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Dyess conducts new sustainment block testing

U.S. Air Force Tech. Sgt. Christopher Dial, left, and Staff Sgt. Christopher Graham, 337th Test and Evaluation Squadron B-1 avionics technicians, at Nellis Air Force Base, Nev., June 14, 2017. The 337th TES spent time at Nelllis AFB conducting operational testing on Sustainment Block 17 with students and instructors at the U.S. Air Force Weapons School.

U.S. Air Force Tech. Sgt. Christopher Dial, left, and Staff Sgt. Christopher Graham, 337th Test and Evaluation Squadron B-1 avionics technicians, at Nellis Air Force Base, Nev., June 14, 2017. The 337th TES spent time at Nelllis AFB conducting operational testing on Sustainment Block 17 with students and instructors at the U.S. Air Force Weapons School.

U.S. Air Force Senior Airman Daniel Kulick, 337th Test and Evaluation Squadron B-1 crew chief, prepares to launch a jet at Nellis Air Force Base, Nev., June 14, 2017. The 337th TES comes to Nellis twice a year to fly with students, and instructors, at the U.S. Air Force Weapons School.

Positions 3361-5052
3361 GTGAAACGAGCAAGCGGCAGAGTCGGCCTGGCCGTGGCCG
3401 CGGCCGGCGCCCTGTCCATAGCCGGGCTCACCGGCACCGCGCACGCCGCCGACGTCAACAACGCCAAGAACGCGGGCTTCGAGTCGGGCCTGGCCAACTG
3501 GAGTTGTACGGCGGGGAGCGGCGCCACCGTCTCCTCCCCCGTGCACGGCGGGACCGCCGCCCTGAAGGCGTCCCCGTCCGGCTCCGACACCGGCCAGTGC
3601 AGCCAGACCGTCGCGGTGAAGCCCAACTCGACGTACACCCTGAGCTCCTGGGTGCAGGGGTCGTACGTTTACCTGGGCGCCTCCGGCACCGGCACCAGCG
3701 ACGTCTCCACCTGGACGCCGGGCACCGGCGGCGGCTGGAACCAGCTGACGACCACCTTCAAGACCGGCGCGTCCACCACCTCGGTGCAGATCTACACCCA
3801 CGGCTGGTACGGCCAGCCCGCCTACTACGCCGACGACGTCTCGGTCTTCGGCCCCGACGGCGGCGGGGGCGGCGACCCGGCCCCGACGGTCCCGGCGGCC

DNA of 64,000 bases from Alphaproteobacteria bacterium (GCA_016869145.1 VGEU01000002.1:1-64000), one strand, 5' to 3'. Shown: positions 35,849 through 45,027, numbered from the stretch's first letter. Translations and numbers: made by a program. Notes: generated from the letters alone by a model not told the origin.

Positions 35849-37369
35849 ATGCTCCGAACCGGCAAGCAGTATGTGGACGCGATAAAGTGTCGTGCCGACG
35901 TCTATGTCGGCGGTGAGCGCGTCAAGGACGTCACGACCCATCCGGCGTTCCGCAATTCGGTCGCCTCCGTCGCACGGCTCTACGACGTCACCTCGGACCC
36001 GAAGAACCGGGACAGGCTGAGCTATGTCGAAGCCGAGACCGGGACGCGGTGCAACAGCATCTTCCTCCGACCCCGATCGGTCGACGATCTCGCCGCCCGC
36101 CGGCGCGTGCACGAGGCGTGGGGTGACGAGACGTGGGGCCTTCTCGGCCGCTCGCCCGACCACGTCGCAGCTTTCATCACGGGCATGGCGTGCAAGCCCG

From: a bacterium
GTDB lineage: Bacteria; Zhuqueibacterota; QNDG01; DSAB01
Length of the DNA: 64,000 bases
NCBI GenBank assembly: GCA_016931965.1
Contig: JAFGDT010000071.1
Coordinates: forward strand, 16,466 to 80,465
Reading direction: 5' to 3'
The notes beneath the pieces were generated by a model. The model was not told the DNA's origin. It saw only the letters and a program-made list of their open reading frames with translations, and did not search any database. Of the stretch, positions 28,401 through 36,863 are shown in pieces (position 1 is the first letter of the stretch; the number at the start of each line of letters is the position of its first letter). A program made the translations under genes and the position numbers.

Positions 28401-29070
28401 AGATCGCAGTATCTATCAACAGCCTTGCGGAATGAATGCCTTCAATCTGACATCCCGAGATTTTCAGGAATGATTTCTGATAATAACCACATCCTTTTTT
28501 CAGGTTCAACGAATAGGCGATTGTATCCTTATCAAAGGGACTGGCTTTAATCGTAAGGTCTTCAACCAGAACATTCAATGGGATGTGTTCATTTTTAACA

U.S. Air Force Senior Airman Daniel Kulick, 337th Test and Evaluation Squadron B-1 crew chief, prepares to launch a jet at Nellis Air Force Base, Nev., June 14, 2017. The 337th TES comes to Nellis twice a year to fly with students, and instructors, at the U.S. Air Force Weapons School.

Three B-1B Lancers taxi down the runway at Nellis Air Force Base, Nev., June 14, 2017. Airmen assigned to the 337th Test and Evaluation Squadron spent time at Nellis AFB testing new software for Sustainment Block 17.